“What Shall We Say?: Evil, Suffering, and the Crisis of Faith” by Thomas G. Long

Posted: February 8, 2013 in Book and Article Reviews, Pastoral Ministry
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Thom Long is a well known preacher.  His writing does not disappoint.  In this short book, Long tackles the issue of theodicy.  Theodicy essentially is the question that wonders if a loving God could really allow evil to exist.  After highlighting that many pastors and theologians often counsel not to tackle this issue, Long says that it is often not a luxury that a pastor has.  Pastors are asked these questions when suffering arises.  That does not mean that we should offer pat answers, but we can’t ignore the question either.

Long begins by tracing the history of the question through the Enlightenment period.  How has this question come to fill the minds of people?  It is often the argument that many atheists or agnostics bring up to disprove God’s existence… at least a loving God’s existence.  Long undercuts the argument by noting that a great deal of this mentality is based on certain notions of God’s power.  Perhaps we need to revisit our definition of God’s power.  For more thorough analysis, I would definitely suggest reading Long’s book.

The final chapter is an attempt to wrestle with the theodicy question without diminishing suffering but sustaining God’s character.  Matthew 13, the wheat and the weeds, is the text Long chooses to use as a sermonic demonstration of ways that we can wrestle with the theodicy issue.  It is very well done and very tasteful.  It is not apologetic in nature, nor does it seek to be.  I actually think this is a strong point because God is not let off the hook for evil.  Mystery is maintained.  However, simultaneously, Long’s sermon upholds the fact that God is still working for good (wheat) to come to fruition, even though there are undoubtedly “weeds” in the field.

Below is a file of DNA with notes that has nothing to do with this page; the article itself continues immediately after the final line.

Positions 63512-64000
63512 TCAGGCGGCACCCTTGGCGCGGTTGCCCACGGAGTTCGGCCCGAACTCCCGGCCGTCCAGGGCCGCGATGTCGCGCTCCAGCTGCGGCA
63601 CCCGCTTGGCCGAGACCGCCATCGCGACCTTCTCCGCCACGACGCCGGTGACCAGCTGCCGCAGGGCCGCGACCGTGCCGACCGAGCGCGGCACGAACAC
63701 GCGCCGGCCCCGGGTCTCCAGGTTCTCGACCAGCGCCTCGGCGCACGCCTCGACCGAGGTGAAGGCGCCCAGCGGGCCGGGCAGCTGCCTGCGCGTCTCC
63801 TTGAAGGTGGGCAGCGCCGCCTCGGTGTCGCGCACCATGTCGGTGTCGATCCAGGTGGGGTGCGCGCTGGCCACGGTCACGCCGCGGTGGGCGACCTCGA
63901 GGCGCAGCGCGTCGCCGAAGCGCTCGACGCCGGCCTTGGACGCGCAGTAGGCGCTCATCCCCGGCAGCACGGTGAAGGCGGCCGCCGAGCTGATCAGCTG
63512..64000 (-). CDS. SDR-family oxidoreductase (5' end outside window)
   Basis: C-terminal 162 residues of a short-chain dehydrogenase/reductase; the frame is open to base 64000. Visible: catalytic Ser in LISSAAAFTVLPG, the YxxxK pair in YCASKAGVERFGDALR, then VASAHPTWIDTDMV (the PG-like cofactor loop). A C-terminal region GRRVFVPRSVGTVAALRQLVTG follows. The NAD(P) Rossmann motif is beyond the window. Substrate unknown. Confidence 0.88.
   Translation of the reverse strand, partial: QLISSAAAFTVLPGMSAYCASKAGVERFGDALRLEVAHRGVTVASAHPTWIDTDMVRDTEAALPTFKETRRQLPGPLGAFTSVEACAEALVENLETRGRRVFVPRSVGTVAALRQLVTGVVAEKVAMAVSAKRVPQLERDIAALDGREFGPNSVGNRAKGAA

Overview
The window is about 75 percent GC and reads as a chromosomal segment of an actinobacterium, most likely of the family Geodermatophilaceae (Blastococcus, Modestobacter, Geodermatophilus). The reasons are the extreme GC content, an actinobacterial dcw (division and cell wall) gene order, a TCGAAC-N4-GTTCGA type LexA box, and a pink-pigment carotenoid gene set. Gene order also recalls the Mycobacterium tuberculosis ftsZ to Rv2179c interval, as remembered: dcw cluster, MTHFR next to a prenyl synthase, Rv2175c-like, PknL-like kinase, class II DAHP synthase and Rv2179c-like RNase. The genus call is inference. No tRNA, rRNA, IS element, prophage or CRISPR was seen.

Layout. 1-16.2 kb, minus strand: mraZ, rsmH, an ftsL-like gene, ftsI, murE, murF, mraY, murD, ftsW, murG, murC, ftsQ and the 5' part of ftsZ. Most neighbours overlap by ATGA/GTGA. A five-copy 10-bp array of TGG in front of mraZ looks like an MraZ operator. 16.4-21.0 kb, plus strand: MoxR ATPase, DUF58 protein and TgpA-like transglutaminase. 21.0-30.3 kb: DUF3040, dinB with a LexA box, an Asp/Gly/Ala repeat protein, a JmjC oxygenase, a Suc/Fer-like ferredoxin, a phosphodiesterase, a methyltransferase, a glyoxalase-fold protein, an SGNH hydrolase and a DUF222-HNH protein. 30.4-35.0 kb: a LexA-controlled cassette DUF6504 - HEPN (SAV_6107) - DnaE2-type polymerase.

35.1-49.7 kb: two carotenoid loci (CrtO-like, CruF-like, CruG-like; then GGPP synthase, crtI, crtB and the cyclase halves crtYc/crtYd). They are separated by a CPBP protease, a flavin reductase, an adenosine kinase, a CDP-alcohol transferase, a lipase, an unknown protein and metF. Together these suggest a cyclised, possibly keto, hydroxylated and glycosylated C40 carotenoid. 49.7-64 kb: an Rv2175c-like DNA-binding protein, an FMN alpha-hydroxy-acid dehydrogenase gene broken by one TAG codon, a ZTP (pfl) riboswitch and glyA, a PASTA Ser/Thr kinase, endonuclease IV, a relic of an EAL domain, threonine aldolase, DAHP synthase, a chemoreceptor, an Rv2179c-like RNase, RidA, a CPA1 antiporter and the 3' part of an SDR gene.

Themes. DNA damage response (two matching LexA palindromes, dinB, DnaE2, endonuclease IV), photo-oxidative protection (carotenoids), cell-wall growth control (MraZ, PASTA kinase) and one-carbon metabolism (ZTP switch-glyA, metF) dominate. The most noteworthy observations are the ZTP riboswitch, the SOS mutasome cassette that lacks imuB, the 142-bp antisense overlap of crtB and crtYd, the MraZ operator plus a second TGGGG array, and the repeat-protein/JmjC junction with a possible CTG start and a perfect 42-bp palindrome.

I would definitely suggest reading this pastoral approach to the issue of theodicy.  Again, it doesn’t explain away evil.  In fact, it acknowledges it as a part of this world.  Yet, there is hope that is highlighted through the Scriptural text of Matthew that helps re-focus us on the source of our Hope rather than the source of our hurt.

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Comments
  1. cataract eye drops says:

    Weekend Fisher,The Isaiah text has to be read way out of context to be interpreted as predicting the crucifixion. Yes, the tradition has long done so, but it is at least dishonest exegetically.The Gethsemane prayer is hardly a definite proof that God wanted Jesus to suffer – actually since Jesus is God we have clear indication the other way around. What seems to be at issue here is whether Jesus is going to continue his revolutionary kingdom-announcing ministry, which is the reason for his persecution or give it up in order to avoid suffering and death. Yes, crucifixion is the consequence of Jesus life, but it is not the GOAL of Jesus life. The cross is the sign of our own sin, not the sign of God’s justice. It is the fallen world that crucifies God, not God who crucifies her son.

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